Microsoft Research posted this video of Sumit Gulwani, who founded the PROSE research and engineering team at Microsoft. This team develops programming-by-example (PBE) APIs and ships them through multiple Microsoft products.
PBE is a new frontier in AI wherein the computer programs itself—the user provides input-output examples and the computer synthesizes an intended script. This is significant because 99% of computer users do not know programming. Even for programmers, this can provide a 10-100x productivity increase for many task domains.
A killer application of PBE is in the space of data cleaning/preparation since data scientists often spend up to 80% time wrangling data into a form suitable for learning models or drawing insights. In this video, Sumit illustrates how a data cleaning task, that Python programmers took an average of 30 minutes to finish, can be performed in 30 seconds by non-programmers using the PBE paradigm. In particular, PBE can help ingest a file into tabular format, split a column to extract constituent sub-fields, derive new columns, and suggest form entries.
TensorFlow is a powerful data flow-oriented machine learning framework developed by Google’s Brain Team. It was designed to be easy to use and widely applicable on both numeric, neural network-oriented problems as well as other domains.
In this video, Siraj Raval explains the “DeepFakes” algorithm and phenomenon, as well as start us thinking about to deal with fraudulent AI generated content.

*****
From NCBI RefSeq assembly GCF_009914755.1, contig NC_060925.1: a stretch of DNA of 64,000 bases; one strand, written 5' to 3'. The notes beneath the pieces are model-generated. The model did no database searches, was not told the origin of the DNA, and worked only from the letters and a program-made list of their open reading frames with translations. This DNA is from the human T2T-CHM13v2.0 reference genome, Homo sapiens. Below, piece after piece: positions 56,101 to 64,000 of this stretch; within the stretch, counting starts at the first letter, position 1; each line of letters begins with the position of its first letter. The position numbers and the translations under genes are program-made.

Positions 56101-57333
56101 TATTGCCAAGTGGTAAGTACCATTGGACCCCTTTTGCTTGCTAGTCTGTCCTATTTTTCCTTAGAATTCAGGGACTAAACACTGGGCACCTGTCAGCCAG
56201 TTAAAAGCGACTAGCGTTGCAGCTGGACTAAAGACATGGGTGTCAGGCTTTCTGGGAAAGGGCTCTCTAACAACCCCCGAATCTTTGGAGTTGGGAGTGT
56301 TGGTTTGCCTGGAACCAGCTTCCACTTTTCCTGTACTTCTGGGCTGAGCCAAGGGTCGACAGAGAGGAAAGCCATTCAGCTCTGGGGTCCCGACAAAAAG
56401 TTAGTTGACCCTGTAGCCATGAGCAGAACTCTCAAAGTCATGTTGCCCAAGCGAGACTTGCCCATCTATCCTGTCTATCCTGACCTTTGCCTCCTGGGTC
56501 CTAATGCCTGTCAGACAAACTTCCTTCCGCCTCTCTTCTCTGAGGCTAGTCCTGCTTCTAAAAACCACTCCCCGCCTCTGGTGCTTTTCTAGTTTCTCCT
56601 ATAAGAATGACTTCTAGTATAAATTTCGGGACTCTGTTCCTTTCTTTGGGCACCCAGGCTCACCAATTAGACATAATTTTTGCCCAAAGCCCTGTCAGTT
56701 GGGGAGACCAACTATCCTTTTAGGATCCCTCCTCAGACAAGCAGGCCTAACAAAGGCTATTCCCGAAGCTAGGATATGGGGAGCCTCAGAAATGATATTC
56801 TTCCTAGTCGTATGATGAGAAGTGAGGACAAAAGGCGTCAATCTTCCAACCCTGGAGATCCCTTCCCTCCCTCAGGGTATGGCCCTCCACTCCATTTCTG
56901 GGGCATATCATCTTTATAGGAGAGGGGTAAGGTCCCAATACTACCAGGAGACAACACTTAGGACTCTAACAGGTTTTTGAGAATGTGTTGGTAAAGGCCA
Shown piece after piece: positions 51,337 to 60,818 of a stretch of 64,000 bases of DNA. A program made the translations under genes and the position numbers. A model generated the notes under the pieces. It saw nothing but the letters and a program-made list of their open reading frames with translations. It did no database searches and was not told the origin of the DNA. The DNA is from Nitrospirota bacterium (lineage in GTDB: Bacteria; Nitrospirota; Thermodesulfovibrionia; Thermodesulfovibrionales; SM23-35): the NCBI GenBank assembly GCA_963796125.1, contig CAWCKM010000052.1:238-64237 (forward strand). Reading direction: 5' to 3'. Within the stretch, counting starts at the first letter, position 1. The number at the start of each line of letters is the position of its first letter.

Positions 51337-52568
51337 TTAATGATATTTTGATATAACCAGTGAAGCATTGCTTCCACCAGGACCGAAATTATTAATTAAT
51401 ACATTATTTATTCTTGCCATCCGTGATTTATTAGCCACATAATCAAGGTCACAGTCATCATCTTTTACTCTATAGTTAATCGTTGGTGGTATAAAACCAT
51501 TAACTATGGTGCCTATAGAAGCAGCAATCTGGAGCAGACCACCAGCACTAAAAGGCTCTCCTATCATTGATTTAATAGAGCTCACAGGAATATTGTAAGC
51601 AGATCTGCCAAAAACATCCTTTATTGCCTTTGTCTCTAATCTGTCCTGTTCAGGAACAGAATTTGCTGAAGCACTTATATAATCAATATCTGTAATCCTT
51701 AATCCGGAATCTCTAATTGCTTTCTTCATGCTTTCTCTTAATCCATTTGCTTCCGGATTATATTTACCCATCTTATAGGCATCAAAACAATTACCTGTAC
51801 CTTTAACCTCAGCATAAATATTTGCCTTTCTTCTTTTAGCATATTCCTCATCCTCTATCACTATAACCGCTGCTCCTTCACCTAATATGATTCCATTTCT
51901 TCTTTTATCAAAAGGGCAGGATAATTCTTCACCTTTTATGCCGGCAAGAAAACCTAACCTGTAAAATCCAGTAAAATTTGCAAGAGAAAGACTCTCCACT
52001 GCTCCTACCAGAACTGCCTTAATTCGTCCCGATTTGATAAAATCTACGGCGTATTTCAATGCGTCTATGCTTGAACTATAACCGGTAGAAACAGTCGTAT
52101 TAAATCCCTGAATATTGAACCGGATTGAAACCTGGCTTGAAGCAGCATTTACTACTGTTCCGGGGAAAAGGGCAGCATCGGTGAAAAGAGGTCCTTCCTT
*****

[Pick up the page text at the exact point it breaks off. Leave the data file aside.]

In case you’re curious about how Convolutional Neural Networks work in regards to image recognition, but were scared off by the math, then here’s the video for you.
Microsoft Research has just posted this video. Don’t worry about the poor sound quality in the beginning, it gets better when the main presenter starts speaking.
Siraj Raval has a unique and innovative idea on how to finance his “School of AI.”
Two Minute Papers examines the paper “Autonomous Reconstruction of Unknown Indoor Scenes Guided by Time-varying Tensor Fields” and it’s impressive.
From time to time, the term “non-Euclidian geometry” comes up in the context of creating models for AI systems.
Here’s a great explainer of what non-Euclidian geometry.
Last week, I blogged a video by CGP Grey about how machines really learn. While the explanation was accurate, succinct, and beautiful it didn’t cover all the ways that a machine could learn.
This video explains a few more ways that machines learn.